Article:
07 February, 2021

PROFILE 148: Republic F-105D Thunderchief as flown by Marty Mahrt, 333rd TFS


Ok.  Done.  But not done.

The above illustration is (should be anyway) an animated .gif file showing what the print of my artwork of F-105 "Thud" pilot Marty Mahrt's F-105D looks like.

I may be guilty of a lot of things but when it comes to my aviation art, "arrogance" is not one of them.  There are so many people who crush me in terms of ability, I can't begin to list them.  But, 'this' is not a competition.

However, my art is distinctive in that I bother to get the art printed and signed by the pilot.  It's my way of honoring the moment, the human and the surrounding story.  


Have a look at the illustration above - you should be able to see the white space above the Thud's spine transition from white to a row of odd icons.  Like this...

The prints have the above icons printed with clear varnish that is invisible unless the light is just-so.  Then, the icons are clearly apparent.  It's a bit of poetic symbolism that represents the forces, people and ideals that resulted in Marty's rescue from North Vietnam after being shot down on 10 May, 1966.

A little math is in order.  From left to right, the two HH-3 "Jolly Green Giant" rescue helicopters each had a crew of five.   So ten people.  The next two silhouettes are A-1 Skyraiders that were flying the "SANDY" mission of providing top cover for the downed pilot and "Jollys."  That's two more people for a total of 12.  Jumping past the heart (I'll get to that in a sec), the two F-105 silhouettes represent David Hatcher and Bob Gobble, two Thud drivers who elected to fly cover over Marty while the Jollys and SANDY guys arrived.  Two more = 14.   And then, the F-4s that came in at the right moment to chase away the MiG-17s that were hell-bent on shooting down the Jollys at the moment of pickup.  Each F-4 had a crew of two so thats... (brain whirs) 18 people directly involved with rescuing Marty.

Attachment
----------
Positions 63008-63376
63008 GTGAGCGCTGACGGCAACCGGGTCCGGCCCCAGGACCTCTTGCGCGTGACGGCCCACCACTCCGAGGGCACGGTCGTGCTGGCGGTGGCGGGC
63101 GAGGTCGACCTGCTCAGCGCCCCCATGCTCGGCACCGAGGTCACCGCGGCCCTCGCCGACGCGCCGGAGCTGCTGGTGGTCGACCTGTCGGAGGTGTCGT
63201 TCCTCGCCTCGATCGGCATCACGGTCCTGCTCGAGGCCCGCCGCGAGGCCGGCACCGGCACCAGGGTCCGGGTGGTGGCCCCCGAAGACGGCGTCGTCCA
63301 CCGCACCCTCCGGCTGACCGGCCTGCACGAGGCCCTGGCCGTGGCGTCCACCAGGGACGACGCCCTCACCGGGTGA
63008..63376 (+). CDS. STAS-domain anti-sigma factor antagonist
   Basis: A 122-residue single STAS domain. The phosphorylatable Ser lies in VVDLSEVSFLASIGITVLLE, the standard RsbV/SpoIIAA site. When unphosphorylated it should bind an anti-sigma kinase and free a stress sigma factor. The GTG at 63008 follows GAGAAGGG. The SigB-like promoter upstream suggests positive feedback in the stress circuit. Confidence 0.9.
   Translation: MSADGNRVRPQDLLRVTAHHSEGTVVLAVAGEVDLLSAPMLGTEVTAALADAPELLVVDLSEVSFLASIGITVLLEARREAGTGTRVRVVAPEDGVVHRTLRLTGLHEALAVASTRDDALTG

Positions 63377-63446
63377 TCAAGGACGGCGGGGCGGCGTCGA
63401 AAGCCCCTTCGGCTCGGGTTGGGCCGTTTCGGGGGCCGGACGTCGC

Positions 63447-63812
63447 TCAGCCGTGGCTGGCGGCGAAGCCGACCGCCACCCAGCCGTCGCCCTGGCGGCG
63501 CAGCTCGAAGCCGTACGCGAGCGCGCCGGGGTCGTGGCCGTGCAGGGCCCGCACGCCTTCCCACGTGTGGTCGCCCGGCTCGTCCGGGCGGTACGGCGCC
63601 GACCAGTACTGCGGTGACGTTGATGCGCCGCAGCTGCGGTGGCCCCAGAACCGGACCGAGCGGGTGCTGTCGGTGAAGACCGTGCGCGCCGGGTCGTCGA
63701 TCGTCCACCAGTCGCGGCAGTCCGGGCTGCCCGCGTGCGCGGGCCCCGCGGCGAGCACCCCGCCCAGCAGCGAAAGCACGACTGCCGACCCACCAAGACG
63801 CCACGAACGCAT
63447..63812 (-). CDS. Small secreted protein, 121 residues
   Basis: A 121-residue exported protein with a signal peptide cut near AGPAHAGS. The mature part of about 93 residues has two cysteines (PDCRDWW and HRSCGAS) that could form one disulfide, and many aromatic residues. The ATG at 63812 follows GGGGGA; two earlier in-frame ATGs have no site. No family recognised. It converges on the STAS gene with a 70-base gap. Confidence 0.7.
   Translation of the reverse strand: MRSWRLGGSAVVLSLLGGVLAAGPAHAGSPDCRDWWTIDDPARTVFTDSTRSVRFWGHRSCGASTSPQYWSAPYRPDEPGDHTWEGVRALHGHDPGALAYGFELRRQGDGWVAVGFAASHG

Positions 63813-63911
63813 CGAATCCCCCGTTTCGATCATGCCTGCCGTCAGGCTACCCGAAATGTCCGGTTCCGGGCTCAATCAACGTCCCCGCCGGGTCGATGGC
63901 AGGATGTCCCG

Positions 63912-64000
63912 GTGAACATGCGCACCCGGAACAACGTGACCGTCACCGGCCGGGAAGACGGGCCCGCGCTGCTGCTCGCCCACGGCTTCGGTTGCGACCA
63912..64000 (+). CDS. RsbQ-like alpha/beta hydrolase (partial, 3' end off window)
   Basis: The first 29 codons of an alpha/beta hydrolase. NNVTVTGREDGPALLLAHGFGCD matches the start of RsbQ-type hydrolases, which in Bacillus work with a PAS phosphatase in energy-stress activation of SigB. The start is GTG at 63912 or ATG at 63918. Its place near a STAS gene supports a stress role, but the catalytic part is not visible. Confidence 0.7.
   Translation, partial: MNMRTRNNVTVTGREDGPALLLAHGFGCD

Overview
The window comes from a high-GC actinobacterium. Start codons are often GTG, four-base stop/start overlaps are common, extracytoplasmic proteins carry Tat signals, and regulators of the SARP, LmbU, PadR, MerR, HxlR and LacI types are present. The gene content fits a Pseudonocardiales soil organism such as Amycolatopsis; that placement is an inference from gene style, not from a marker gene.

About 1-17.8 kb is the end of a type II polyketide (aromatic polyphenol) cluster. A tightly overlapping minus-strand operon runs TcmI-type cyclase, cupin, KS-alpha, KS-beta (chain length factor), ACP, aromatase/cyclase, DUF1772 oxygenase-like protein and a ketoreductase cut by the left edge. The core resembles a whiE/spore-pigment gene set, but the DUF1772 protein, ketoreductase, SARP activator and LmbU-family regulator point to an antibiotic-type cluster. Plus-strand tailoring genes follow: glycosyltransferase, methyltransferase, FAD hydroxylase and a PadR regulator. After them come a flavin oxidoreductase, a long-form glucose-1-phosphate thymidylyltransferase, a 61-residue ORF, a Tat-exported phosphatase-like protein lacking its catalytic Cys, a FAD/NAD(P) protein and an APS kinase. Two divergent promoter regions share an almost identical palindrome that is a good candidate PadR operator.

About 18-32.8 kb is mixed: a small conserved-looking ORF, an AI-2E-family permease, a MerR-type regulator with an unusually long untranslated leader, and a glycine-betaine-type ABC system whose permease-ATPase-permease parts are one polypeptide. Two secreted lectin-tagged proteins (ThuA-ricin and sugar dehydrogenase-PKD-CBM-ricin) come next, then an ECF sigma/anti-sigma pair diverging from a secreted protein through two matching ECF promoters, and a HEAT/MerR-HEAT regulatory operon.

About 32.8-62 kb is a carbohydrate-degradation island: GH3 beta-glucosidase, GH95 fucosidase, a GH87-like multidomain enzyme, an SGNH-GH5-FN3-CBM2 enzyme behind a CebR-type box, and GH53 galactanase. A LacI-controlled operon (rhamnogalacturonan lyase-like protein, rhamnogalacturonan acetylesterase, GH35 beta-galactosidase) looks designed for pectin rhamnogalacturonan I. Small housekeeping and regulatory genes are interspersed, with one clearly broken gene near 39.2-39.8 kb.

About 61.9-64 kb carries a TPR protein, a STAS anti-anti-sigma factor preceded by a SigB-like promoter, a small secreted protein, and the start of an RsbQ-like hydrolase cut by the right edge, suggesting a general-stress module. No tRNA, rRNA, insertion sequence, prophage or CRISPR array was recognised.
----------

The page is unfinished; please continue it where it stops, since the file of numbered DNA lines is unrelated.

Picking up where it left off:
I didn't count the KC-135 tanker crews that flew INTO North Vietnam to refuel Gobble and Hatcher... that in and of itself was heroic!

Have a look at the heart with the crucifix in it.  It's slightly elevated and represents the idea that Marty (and Hatcher) deeply believe: greatness is something that's inspired by something bigger than self.  Marty and Hatcher relied on their deep-seated spirituality to survive the war.  Hatcher was shot down a few weeks later and made POW.  Marty got to go home.  But for both men, they understood that sometimes "God" causes one thing for another and another for another.  There's no apparent earthly reason for it other than the sovereignty of Faith. 

But the heart also represents Marty's wife Colleen.  She, like so many wives and family, waited every day with the sneaking haunting that dad-husband-uncle-son-whatever was immersed in a brutal job in a brutal war.  It needs to be reminded that 40% of all F-105s manufactured were lost in combat...

Ah heck.  Time for a family photo.

Marty and Colleen Mart on the ramp at Seymour Johnson AFB,  c. August 1966

It means a lot for me that Marty's family will get prints of their patriarch's F-105D but I suspect the greater meaning will not be lost on them as they flick the frame or view from a certain angle...to see the icons that represent how they're connected to so many others.

So.  What are you doing on 10 Feb, 2021?  Want to meet Marty?  Why wouldn't you?  It's not every-day that one gets a chance to meet someone of such a story.  Here's how - depending upon your time zone, log into South Dakota PBS's portal here

A film I helped produce will start the moment.  It's called "Never Alone" and features the Mahrt's story.  Afterwards, we'll cut to a live bit and take Q&A from the audience (online and streaming).


(click the graphic)

Sure hope to 'see' you there.   And to make matters even more interesting, the Distinguished Flying Cross Society (of which Marty is a proud member) has helped produce an Educator's Kit that features maps, graphics and illustrations to help tell the backstory. 

Click here for that.

In the meantime, have another look at the artwork above and think about an object in your life that may represent the equivalent to Marty's Thunderchief.   What icons would you put above it?

God, I'm a lucky guy to do this stuff...